Digital-only local newspapers will struggle to serve the communities that need them most



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Chrisanthi Giotis, University of Technology Sydney

This week News Corp Australia announced the end of the print editions of 112 suburban and regional mastheads – about one-fifth of all of Australia’s local newspapers. Of those, 36 will close and 76 become purely online publications.

Getting the chop entirely are small regional newspapers such as the Herbert Valley Express in far north Queensland (with a circulation of less than 3,000). Those going digital include free suburban papers such as Sydney’s Manly Daily, established in 1906. (Until as recently as 2017 it came out five times a week. Since 2018 is has been published twice a week.)

Whether the online-only papers can survive remains to be seen. But our research at the Centre for Media Transition suggests it will be hard for them to match what local print editions offered communities.

Losing readers and advertisers

Like print media in general, local newspapers have been squeezed by readers and advertisers moving online. Most of the revenue, even for those with a cover price, has come from advertising. This has been eroded by the likes of Google and Facebook as well as localised classified sites such as Gumtree.




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While this has has happened at slower pace than the loss of the “rivers of gold” for metropolitan newspapers, the “desertification” of local news has progressed steadily. In the decade to 2018, 106 local and regional newspapers closed in Australia, leaving 21 local government areas – 16 in regional areas – without a local newspaper.

Those that have survived have seen their staff slashed, with reporters expected to produce more “content” at the cost of doing the serious reporting that made local newspapers so valuable to their communities.

Local media ‘keystones’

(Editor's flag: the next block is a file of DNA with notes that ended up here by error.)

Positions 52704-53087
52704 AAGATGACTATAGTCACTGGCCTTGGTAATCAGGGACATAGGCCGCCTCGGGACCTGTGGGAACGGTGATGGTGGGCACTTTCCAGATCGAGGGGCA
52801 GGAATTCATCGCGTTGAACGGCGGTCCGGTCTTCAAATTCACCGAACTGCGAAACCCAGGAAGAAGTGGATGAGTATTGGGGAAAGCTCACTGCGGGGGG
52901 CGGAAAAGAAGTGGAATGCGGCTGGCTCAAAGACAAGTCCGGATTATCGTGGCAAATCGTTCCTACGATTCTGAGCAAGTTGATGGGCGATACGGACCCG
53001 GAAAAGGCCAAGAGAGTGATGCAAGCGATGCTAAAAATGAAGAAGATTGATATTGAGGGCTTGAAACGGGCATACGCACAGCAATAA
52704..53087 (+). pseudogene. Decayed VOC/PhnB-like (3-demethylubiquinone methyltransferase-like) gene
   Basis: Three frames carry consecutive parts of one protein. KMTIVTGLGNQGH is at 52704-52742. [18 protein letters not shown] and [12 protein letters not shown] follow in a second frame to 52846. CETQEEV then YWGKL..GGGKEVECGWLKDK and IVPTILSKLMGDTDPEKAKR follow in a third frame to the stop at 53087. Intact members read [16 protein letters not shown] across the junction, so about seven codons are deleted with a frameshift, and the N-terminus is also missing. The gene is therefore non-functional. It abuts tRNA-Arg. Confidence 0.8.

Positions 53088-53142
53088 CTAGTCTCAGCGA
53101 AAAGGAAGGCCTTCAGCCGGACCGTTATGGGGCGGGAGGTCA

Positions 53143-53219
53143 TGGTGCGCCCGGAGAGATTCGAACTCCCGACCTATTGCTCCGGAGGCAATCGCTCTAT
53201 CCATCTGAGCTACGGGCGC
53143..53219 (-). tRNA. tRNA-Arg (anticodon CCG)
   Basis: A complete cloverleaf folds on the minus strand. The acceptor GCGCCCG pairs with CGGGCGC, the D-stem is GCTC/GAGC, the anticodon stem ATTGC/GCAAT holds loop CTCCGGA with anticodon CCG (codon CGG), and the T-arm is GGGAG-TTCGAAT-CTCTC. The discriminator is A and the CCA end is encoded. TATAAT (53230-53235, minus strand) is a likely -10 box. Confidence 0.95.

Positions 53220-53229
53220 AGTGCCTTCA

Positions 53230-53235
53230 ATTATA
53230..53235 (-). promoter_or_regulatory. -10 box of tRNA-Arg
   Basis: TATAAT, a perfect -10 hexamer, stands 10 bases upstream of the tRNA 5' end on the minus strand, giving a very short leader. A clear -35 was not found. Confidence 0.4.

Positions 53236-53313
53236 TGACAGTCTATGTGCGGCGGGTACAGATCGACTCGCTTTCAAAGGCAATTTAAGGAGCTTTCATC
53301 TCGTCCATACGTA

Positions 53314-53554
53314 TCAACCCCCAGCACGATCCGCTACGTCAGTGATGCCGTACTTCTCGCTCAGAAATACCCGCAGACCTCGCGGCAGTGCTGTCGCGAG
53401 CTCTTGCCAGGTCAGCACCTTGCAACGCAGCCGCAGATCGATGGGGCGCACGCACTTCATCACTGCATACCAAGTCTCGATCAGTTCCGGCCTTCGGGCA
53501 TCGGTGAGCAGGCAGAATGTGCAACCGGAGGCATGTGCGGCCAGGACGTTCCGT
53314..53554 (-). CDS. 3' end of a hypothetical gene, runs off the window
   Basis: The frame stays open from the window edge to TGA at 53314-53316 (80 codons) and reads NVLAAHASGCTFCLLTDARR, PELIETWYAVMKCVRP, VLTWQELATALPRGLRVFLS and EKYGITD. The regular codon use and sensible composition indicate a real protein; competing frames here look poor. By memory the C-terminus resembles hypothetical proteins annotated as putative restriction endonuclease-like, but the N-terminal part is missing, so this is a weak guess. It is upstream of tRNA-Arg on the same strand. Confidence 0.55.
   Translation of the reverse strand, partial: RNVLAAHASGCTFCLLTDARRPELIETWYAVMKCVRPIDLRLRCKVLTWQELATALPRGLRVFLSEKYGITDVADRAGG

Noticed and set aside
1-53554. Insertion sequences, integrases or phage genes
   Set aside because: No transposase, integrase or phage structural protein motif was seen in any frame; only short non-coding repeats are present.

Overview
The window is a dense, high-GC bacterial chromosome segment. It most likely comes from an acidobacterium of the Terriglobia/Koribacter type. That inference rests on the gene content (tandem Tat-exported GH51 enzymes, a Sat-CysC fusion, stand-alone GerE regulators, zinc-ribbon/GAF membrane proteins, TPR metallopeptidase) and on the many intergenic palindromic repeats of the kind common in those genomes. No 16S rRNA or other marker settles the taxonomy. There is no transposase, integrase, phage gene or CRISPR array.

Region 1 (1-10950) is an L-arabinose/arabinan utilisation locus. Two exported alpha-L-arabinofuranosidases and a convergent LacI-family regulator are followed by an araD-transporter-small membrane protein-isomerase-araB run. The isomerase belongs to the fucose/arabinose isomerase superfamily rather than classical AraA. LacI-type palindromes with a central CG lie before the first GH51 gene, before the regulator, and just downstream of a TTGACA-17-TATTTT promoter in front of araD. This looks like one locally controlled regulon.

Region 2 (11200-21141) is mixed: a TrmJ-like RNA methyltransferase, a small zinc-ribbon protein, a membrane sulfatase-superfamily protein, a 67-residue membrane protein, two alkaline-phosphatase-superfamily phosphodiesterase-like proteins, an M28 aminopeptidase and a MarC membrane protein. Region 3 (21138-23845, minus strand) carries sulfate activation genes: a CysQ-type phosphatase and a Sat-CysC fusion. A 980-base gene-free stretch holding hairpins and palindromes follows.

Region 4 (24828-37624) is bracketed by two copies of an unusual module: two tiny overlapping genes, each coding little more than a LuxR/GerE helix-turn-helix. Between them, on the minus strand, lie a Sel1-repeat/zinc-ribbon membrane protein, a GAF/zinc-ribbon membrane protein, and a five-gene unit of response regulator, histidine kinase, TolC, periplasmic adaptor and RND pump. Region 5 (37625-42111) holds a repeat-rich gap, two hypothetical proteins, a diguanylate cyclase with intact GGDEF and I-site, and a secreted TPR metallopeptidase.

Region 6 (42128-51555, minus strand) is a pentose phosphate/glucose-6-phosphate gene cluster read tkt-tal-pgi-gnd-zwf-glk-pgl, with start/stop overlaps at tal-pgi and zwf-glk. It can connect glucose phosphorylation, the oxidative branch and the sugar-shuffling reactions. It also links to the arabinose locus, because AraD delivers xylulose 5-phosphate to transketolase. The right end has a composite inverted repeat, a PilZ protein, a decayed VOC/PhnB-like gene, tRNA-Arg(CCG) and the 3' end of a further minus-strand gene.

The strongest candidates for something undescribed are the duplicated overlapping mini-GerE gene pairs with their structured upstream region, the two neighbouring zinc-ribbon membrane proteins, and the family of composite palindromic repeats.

As Danish researcher Rasmus Kleis Nielsen notes in Local Journalism: The decline of newspapers and the rise of digital media (IB Taurus, 2016), local newspapers have been the “keystone” of “local news ecosystems”.

No other local media comes close to the local coverage they provide. “Most of the many stories about local politics produced by the local paper never appear anywhere else,” says Nielsen. Local radio and television have tended to piggyback on their work.




Read more:
What a local newspaper means to a regional city like Newcastle


Without this reporting, local democracy suffers. Research in the United States shows local papers are essential to keep local government accountable.

Local news doesn’t scale

Given declining revenue for traditional print, and the cost of printing, moving to digital-only platforms was perhaps inevitable.

But the COVID-19 pandemic accelerated the move by killing off advertising from local businesses such as restaurants and pubs. In April News Corp suspended the print runs of 60 local papers. Just three – the Wentworth Courier, Mosman Daily and North Shore Times, serving Sydney’s most affluent suburbs – will resume, thanks to their lucrative property advertising.




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Making the rest viable as digital-only local news services is going to be tricky for two reasons.

The first is to do with how online advertising works. The second is how readers in these areas relate to the news, and their willingness to pay for online news.

A key characteristic of the historical readership and advertising markets for local newspaper is their “bounded” nature. But the defining characteristics of online news and advertising is “scaleability”.

Once all newspapers could largely dictate prices to advertisers. This was particularly the case with local papers, often the only game in town. But the game has changed. What they can charge for online advertising is a fraction of what they once could for print.

Most metro newspapers responded with plans to grow their readership by providing their content free online. The idea was that more readers would help maintain them as an attractive advertising platform.

This has generally not proved the winning strategy they had hoped. So papers from The Age to The Daily Telegraph have been moving to paywalls, enticing their print buyers to online subscriptions.

Unwillingness to pay

Our research suggests doing the same with non-metropolitan newspapers is likely to be harder. Readers in rural and regional areas are less willing than those in cities to pay for online news services.

As part of our report Regional News Media: State of Play published in 2019, we surveyed 266 people living in regional and rural areas, demographically representative of the population of country Australia.